# An Introductory Course in Summability Theory

## Books An introductory course in summability theory for students, researchers, physicists, and engineers

In creating this book, the authors’ intent was to provide graduate students, researchers, physicists, and engineers with a reasonable introduction to summability theory. Over the course of nine chapters, the authors cover all of the fundamental concepts and equations informing summability theory and its applications, as well as some of its lesser known aspects. Following a brief introduction to the history of summability theory, general matrix methods are introduced, and the Silverman-Toeplitz theorem on regular matrices is discussed. A variety of special summability methods, including the Nörlund method, the Weighted Mean method, the Abel method, and the (C, 1) - method are next examined. An entire chapter is devoted to a discussion of some elementary Tauberian theorems involving certain summability methods. Following this are chapters devoted to matrix transforms of summability and absolute summability domains of reversible and normal methods; the notion of a perfect matrix method; matrix transforms of summability and absolute summability domains of the Cesàro and Riesz methods; convergence and the boundedness of sequences with speed; and convergence, boundedness, and summability with speed.

• Discusses results on matrix transforms of several matrix methods

• The only English-language textbook describing the notions of convergence, boundedness, and summability with speed, as well as their applications in approximation theory

• Compares the approximation orders of Fourier expansions in Banach spaces by different matrix methods

• Matrix transforms of summability domains of regular perfect matrix methods are examined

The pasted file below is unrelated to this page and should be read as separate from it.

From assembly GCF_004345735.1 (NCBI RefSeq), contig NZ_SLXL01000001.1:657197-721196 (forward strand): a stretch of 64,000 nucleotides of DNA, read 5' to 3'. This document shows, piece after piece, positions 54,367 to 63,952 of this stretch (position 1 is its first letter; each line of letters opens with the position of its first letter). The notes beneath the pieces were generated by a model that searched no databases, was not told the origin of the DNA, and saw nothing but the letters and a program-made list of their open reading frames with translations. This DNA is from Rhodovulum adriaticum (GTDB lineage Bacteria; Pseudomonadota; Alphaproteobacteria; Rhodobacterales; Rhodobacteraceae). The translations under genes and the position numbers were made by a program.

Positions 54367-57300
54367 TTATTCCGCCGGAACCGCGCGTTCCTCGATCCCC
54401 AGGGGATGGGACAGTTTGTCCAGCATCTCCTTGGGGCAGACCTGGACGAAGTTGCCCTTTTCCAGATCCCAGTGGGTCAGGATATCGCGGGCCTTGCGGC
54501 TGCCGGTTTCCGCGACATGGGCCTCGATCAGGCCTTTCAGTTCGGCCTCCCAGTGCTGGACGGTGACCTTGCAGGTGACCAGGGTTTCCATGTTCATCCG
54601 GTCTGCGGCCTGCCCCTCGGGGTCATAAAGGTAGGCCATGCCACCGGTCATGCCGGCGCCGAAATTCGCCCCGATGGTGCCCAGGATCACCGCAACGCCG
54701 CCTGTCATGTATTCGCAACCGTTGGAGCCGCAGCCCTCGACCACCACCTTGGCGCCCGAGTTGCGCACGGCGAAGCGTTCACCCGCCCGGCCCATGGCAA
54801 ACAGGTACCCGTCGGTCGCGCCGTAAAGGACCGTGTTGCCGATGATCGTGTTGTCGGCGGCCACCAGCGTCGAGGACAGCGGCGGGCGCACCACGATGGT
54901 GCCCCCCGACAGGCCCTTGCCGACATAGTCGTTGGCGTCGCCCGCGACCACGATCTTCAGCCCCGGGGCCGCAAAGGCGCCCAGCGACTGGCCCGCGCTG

• Each chapter contains several solved examples and end-of-chapter exercises, including hints for solutions

An Introductory Course in Summability Theory is the ideal first text in summability theory for graduate students, especially those having a good grasp of real and complex analysis. It is also a valuable reference for mathematics researchers and for physicists and engineers who work with Fourier series, Fourier transforms, or analytic continuation.

ANTS AASMA, PhD, is Associate Professor of Mathematical Economics in the Department of Economics and Finance at Tallinn University of Technology, Estonia.

HEMEN DUTTA, PhD, is Senior Assistant Professor of Mathematics at Gauhati University, India.

P.N. NATARAJAN, PhD, is Formerly Professor and Head of the Department of Mathematics, Ramakrishna Mission Vivekananda College, Chennai, Tamilnadu, India.

Preface ix

About the Authors xi

About the Book xiii

1 Introduction and General Matrix Methods 1

1.1 Brief Introduction 1

1.2 General Matrix Methods 2

1.3 Exercise 16

References 19

2 Special Summability Methods I 21

2.1 The Nörlund Method 21

2.2 The Weighted Mean Method 29

2.3 The Abel Method and the (C,1) Method 34

2.4 Exercise 44

References 45

3 Special Summability Methods II 47

3.1 The Natarajan Method and the Abel Method 47

3.2 The Euler and Borel Methods 53

3.3 The Taylor Method 59

3.4 The Hölder and Cesàro Methods 62

3.5 The Hausdorff Method 64

3.6 Exercise 73

References 74

4 Tauberian Theorems 75

4.1 Brief Introduction 75

4.2 Tauberian Theorems 75

4.3 Exercise 83

References 84

5 Matrix Transformations of Summability and Absolute Summability Domains: Inverse-Transformation Method 85

5.1 Introduction 85

5.2 Some Notions and Auxiliary Results 87

5.3 The Existence Conditions of Matrix Transform Mx 91

5.4 Matrix Transforms for Reversible Methods 95

5.5 Matrix Transforms for Normal Methods 102

5.6 Exercise 107

References 109

6 Matrix Transformations of Summability and Absolute Summability Domains: Peyerimhoff’s Method 113

6.1 Introduction 113

6.2 Perfect Matrix Methods 113

6.3 The Existence Conditions of Matrix Transform Mx 117

6.4 Matrix Transforms for Regular Perfect Methods 121

6.5 Exercise 127

References 129

7 Matrix Transformations of Summability and Absolute Summability Domains: The Case of Special Matrices 131

7.1 Introduction 131

7.2 The Case of Riesz Methods 131

7.3 The Case of Cesàro Methods 139

7.4 Some Classes of Matrix Transforms 148

7.5 Exercise 151

References 154

8 On Convergence and Summability with Speed I

8.1 Introduction

8.2 The sets (mλ, mμ), (cλ, cμ) and (cλ, mμ)

8.3 Matrix transforms from mAλ into mBμ

8.4 On orders of approximation of Fourier expansions

8.5 Exercises

References

9 On Convergence and Summability with Speed II

9.1 Introduction

9.2 Some topological properties of mλ, cλ, cAλ and mAλ

9.3 Matrix transforms from cAλ into cBμ or mBμ

9.4 Exercises

References

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